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August 1980

Ocular Ochronosis: Clinicopathological, Histochemical, and Ultrastructural Studies

Author Affiliations

From the Eye Pathology Laboratory, Wilmer Institute and the Department of Pathology, The Johns Hopkins Medical Institutions, Baltimore (Drs Kampik and Green); and the Daniel Boone Clinic, Middlesboro, Ky (Dr Sani).

Arch Ophthalmol. 1980;98(8):1441-1447. doi:10.1001/archopht.1980.01020040293017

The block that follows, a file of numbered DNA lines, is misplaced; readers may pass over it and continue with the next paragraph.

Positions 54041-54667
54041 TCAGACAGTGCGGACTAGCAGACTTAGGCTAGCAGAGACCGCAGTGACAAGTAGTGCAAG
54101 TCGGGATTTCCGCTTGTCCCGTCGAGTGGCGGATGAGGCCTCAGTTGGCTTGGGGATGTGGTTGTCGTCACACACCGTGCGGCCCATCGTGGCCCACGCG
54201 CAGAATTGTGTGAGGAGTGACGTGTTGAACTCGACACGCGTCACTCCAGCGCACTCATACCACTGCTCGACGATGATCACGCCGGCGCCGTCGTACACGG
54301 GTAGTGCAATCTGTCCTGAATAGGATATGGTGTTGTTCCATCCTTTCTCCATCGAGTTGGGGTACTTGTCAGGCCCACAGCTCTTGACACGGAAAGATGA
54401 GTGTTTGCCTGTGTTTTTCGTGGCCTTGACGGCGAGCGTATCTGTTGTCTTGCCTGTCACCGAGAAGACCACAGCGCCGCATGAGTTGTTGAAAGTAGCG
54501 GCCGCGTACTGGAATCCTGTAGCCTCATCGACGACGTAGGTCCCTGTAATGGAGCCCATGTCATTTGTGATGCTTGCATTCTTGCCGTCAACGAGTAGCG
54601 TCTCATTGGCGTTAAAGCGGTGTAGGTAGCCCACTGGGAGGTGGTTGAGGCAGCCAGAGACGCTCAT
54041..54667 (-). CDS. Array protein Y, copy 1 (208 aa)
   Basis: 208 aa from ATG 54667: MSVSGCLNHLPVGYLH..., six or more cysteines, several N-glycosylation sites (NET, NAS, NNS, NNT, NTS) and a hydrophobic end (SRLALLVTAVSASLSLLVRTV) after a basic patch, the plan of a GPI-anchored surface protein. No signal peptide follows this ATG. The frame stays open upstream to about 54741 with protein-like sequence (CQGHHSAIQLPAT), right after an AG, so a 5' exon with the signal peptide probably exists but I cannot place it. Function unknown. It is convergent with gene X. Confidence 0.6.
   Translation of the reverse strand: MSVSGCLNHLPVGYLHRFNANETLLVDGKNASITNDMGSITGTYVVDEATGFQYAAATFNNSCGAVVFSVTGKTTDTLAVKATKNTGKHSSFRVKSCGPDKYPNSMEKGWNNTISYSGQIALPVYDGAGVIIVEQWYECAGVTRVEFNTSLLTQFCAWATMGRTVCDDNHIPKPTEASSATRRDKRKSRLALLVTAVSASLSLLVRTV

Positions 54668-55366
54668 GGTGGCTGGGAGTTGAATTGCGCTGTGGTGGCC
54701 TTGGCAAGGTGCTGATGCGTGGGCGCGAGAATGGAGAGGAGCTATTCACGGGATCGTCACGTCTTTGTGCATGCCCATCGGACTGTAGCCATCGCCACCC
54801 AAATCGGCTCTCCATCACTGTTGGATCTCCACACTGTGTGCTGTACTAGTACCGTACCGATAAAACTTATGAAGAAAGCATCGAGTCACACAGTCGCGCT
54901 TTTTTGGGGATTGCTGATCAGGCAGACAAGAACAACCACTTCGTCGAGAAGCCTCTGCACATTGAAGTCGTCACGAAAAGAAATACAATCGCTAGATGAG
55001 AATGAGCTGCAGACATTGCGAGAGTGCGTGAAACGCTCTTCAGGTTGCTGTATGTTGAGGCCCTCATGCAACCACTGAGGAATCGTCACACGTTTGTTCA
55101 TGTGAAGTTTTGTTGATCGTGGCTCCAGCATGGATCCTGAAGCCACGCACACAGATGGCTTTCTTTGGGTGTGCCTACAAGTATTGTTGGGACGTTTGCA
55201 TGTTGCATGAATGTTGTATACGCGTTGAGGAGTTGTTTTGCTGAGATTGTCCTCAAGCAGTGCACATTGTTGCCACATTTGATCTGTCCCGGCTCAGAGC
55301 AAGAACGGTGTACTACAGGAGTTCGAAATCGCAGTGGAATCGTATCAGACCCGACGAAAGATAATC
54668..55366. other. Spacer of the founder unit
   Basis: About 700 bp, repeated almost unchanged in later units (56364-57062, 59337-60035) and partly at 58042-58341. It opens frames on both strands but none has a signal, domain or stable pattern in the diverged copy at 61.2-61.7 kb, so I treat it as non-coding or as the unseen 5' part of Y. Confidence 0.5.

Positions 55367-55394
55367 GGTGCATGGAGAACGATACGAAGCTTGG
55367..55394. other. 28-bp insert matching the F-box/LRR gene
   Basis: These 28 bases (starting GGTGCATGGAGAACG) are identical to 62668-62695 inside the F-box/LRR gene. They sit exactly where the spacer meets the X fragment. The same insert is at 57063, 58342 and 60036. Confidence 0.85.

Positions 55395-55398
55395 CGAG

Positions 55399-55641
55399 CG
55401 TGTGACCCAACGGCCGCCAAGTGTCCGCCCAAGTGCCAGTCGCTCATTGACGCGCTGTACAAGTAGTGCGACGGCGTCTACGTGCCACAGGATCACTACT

• Presented here are the clinical, histological, histochemical, and ultrastructural findings of an eye with notable ochronotic changes. Ochronotic pigment is seen by light microscopy as amber globules or fiber-like structures in the cornea, conjunctiva, and sclera combined with degenerated collagen. In the area of a previous injury the intense involvement of the cornea, which is usually not notably involved, indicates the role of preexisting degeneration for the development of clinically visible pigmentation. Although the ultrastructure of the ochronotic pigment is similar to melanin, the chemical behavior is different and, it seems, similar to elastin. Ultrastructurally, most of the pigment granules are extracellular, partly altering the collagen fibers and fibrocytes. The electron-microscopically observed four patterns of deposition are interpreted as stages in the development of ochronotic deposits, according to biochemical findings in the literature.

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